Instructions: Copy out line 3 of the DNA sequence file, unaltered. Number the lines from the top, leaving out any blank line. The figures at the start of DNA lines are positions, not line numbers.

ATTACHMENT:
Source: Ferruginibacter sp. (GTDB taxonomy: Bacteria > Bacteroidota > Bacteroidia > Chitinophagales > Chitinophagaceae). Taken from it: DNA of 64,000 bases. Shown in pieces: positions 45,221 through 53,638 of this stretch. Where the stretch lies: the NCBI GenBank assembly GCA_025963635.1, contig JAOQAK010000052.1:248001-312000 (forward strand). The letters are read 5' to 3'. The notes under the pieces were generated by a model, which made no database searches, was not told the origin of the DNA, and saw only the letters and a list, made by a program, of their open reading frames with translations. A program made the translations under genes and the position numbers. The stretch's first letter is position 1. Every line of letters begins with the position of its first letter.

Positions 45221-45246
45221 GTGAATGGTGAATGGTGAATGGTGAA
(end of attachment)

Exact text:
45221 GTGAATGGTGAATGGTGAATGGTGAA